Why Great Pulpiteers Are Not Always Great Leaders

Why Great Preachers Are Not Always Great Leaders

A number of years ago, I heard an incredible guest speaker. I was among a huge congregation, and this man had every person’s complete attention.

He was sharing vulnerably about his struggles: from arguments with his wife, to sexual temptation, and even the way being a pastor made him crave the spotlight. It was almost shocking how much he was willing to reveal, given how little he knew his audience.

“So you see,” he said after a dramatic pause, “even pastors don’t have it all together. We’re sinners in need of grace, just like everyone else.” And I thought to myself: “This man has great self-awareness. He must be a leader of great honesty and integrity.”

And then, a year later, I heard the same man in another pulpit, give a nearly identical speech. Same arguments with the wife, same admissions of sexual temptation, same dramatic pauses.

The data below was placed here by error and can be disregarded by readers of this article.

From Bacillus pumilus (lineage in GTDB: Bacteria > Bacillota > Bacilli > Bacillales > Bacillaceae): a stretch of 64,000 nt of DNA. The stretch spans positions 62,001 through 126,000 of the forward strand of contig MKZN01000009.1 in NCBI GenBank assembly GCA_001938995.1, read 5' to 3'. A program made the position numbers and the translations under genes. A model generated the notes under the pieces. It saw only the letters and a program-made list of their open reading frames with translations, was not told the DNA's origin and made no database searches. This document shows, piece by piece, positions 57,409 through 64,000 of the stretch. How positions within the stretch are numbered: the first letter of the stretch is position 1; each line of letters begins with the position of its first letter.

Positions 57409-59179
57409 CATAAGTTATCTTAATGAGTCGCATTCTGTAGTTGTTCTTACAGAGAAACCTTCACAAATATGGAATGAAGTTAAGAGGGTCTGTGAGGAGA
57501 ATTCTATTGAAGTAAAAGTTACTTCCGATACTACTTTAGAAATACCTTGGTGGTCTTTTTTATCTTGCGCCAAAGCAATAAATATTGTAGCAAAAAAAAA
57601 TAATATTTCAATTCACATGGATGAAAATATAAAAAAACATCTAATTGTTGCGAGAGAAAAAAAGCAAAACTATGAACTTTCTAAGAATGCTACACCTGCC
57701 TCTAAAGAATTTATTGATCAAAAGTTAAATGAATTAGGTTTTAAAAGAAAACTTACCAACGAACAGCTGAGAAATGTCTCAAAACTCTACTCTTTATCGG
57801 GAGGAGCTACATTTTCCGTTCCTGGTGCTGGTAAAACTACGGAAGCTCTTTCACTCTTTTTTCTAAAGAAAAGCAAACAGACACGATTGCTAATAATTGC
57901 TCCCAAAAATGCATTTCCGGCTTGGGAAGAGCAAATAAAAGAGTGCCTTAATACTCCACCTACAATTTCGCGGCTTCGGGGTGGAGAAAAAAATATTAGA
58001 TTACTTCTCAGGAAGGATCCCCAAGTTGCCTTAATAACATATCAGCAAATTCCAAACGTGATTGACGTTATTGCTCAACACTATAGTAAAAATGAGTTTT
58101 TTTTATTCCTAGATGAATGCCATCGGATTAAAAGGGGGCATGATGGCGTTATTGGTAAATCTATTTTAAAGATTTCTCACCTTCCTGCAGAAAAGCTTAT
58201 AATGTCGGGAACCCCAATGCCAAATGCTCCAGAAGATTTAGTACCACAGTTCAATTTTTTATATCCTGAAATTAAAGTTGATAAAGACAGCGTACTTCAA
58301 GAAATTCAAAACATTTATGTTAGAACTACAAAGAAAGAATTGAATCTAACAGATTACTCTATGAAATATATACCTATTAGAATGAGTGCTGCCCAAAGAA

And I had to do a double-take.

Observing him more closely, I noticed this pastor actually seemed to be enjoying giving the sermon, even when sharing about things that should sober or humble any individual! He loved seeing every eye in the crowd fixed on him, even while he ironically was sharing about that very temptation of craving the spotlight. He loved the way congregation members came up to him afterward, telling him, “You are so brave to have shared that.”

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Source: Church Leaders